Dermot Kennedy breaks his 24 hours of silence to tell me about The Hobbit. It’s his favourite book. “That’s how I started writing,” Kennedy says, slicing up a knob of ginger.

“I have certain songs that are just based off me watching The Lord of the Rings for ages because I didn’t have any real life experience yet.” This is his pre-show ritual: kicking back with a fantasy novel in a comfy set of KidSuper sweats, drinking a gingery hot toddy, and not talking.

The silence is a necessity. The Irish singer-songwriter has many talents, but his greatest gift is his voice. You’ve heard it – maybe in the car, maybe in the club. It’s powerful but weathered, a faint rasp that can alternately sound like an old soul lilting from the corner of the pub or a conqueror belting from the top of a mountain. Maintaining that voice takes discipline, especially when you’re mounting a tour like Kennedy’s. He’s currently on the road, playing back-to-back arena shows, in support of his second album Sonder, which debuted at number one. When we meet, in Brighton, he’s not long finished an 11-hour bus ride down from Aberdeen. All that performing takes a toll. “I sing in such a way that’s very taxing,” he says. A few years ago, he narrowly avoided vocal cord surgery. “As soon as I wake up, I immediately think about my voice.”

To keep up with the pace, Kennedy isn’t doing much more than singing and sleeping these days. Many people, from Hozier to members of his management, worry he’s pushing himself too hard. Kennedy is undeterred though – he’s been grinding away at his music for over a decade, since the days he was playing on the streets of Dublin and hand-delivering promo materials to local labels. “People think being on tour is a grind. Busking’s a grind,” he says. “Have you ever lugged a trolley full of gear through Temple Bar? That’s difficult.”

Kennedy’s career has a classic bent – hometown lad writes songs, works hard, makes good. “I’m told so many times that we’ve done this ‘the old-fashioned way’ in the sense that we’ve hit the road and toured until we got to this level,” he says. But it’s uniquely modern, too, a combination of intentional creativity, industry forces, and fortune that have catapulted him from street corners via your AirPods, into your nearest stadium. It’s proof that a guy with a guitar and chops can still succeed with enough focus and a few damn good songs.

“We’ve built it quietly,” he says. “Even now, it still feels like the beginning.”

Once in a while Kennedy’s phone pings with a note from a few thousand miles away, when the security cameras at his house have picked up something strange. Not a neighbourhood prowler or a particularly obsessive fan – just his dad, mowing the lawn again. Last year, Kennedy bought a house in Ireland, a few doors down from his parents’ place. “I can see their back garden from my garden, which is hilarious because it’s very Irish,” he says. So while Kennedy is performing for 10,000 people in Prague or Mexico City or Los Angeles, his father swings by to cut the grass. He gets a lot of free landscaping these days.

Whenever there’s a chance though, Kennedy slips away to the town he grew up in: Rathcoole, a little green town outside of Dublin. Global music megastardom was not an obvious future for young Dermot. He was much more serious about football. A quick look at him and you have no trouble believing he was a promising player. Kennedy’s build is as sturdy as his voice – this is not a guy you’d want tackling you on the pitch. He played centre midfield, “because of Roy Keane,” he says. His sister was the musical one, and Kennedy’s first musical memories are still of singing along with her at the piano.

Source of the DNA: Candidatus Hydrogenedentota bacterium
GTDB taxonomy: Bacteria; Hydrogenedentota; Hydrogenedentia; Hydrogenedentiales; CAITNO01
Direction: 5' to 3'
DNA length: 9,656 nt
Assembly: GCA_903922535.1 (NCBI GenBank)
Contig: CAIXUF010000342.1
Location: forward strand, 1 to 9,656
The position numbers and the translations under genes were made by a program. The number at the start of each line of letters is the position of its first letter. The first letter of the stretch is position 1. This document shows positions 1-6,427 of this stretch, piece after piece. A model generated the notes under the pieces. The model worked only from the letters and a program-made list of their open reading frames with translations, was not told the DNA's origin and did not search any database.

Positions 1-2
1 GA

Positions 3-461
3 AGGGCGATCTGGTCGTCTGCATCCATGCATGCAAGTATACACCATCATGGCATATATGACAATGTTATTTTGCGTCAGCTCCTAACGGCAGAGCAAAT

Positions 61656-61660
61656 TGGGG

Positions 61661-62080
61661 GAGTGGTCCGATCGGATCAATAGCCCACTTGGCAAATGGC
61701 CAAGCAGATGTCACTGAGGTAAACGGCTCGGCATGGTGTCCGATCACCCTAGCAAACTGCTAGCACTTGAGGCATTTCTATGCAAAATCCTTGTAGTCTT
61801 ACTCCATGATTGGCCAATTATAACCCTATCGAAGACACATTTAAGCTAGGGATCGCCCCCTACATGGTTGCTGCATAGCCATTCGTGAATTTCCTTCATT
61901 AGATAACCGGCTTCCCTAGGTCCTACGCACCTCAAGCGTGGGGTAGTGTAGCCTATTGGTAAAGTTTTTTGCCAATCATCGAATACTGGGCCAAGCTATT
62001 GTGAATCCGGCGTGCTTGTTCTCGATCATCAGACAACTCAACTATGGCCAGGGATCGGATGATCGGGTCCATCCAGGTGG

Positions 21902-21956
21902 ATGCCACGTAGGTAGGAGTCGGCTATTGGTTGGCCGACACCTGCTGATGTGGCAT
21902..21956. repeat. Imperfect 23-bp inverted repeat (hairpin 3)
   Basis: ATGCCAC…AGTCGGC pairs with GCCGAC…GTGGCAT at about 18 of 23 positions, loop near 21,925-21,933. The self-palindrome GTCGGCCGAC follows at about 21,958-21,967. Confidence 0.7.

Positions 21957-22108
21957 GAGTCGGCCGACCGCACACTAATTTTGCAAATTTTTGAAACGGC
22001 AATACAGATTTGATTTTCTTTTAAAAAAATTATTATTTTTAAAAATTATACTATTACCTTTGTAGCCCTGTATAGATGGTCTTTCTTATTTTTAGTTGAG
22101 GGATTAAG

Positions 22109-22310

At school, he insists he was an awkward kid: “I think there were people who didn’t hear me speak for six years. When I was in secondary school, you’d have your locker with all your books, and you’d take whatever you needed for the first half of the day, then go back to your locker and replace it. I used to carry two days’ worth of books in my bag just to avoid the social interaction at the lockers,” he remembers. “I’m kind of still like that, to be honest.”

Seeing performances by artists like Ray LaMontagne and David Gray inspired a change in direction. “I saw live shows and I was like, I want to do that.” Up until that point, Kennedy played guitar like countless teenagers around the world – which is to say, clunkily plucking out Green Day and AC/DC hits in his bedroom. He went to university to study classical music. After three years, though, he realized he could get a better education in the kind of music he wanted to play outside the classroom. He dropped out and became a regular in Dublin’s busking scene, covering Ben Howard and John Legend for tourists and playing in bands around town.

“Busking is funny,” says Kennedy. “It’s ultimately a financial endeavour. I wasn’t trying to be a busker. That was the best way I knew how to rent a studio to make my own music. It was always a means to an end.” When he did make enough money to record, however, the sessions didn’t go anywhere. “We’d blow all the money on studio time, friends and family would share it, and then nothing would happen. I’m driving around Dublin, dropping off press packs to different labels and just getting ignored all the time. Fucking hell, that was really deflating.”

Busking arguably led to more opportunities than studio sessions did. Those street performances were good enough to get Simon Cowell’s attention. Pop music’s veteran kingmaker saw Kennedy and invited him to try out for Britain’s Got Talent. Kennedy auditioned for the producers and was invited to appear on the show, but declined, to the dismay of his friends and family. “I had nothing going on,” he remembers. But he didn’t want to perform on TV, and more importantly, he wanted to play his own music. “It was quite clear in my head: Dermot, you don’t want to do this. Don’t be foolish!” So, he went back to playing in the street.

After turning down BGT, he waited a long time to sign a record deal. “When I brought [out] my first single, I didn’t do that for years because I was so scared of having a runaway hit,” he says. His nightmare was of an audience full of people who would come to see him for one song, then spend the rest of his set drinking and talking. To that end, Kennedy is a strikingly intentional artist, from how he plans tour dates and an album rollout to how often (or little) he speaks and the amount of ginger in his whiskey.

In this world, and the music industry especially, intention is good – but luck is better. Kennedy’s breakthrough feels especially modern because it didn’t start with a nod from Simon Cowell but a ghost in the machine. His spare piano ballad “An Evening I Will Not Forget” made its way onto Spotify’s Discover Weekly playlist. Suddenly his streams, ticket sales, and royalties spiked exponentially. The impact was so striking that Kennedy was moved to send a personal note to Daniel Ek, Spotify’s CEO. “It’s how I went from not doing to doing, literally,” he says.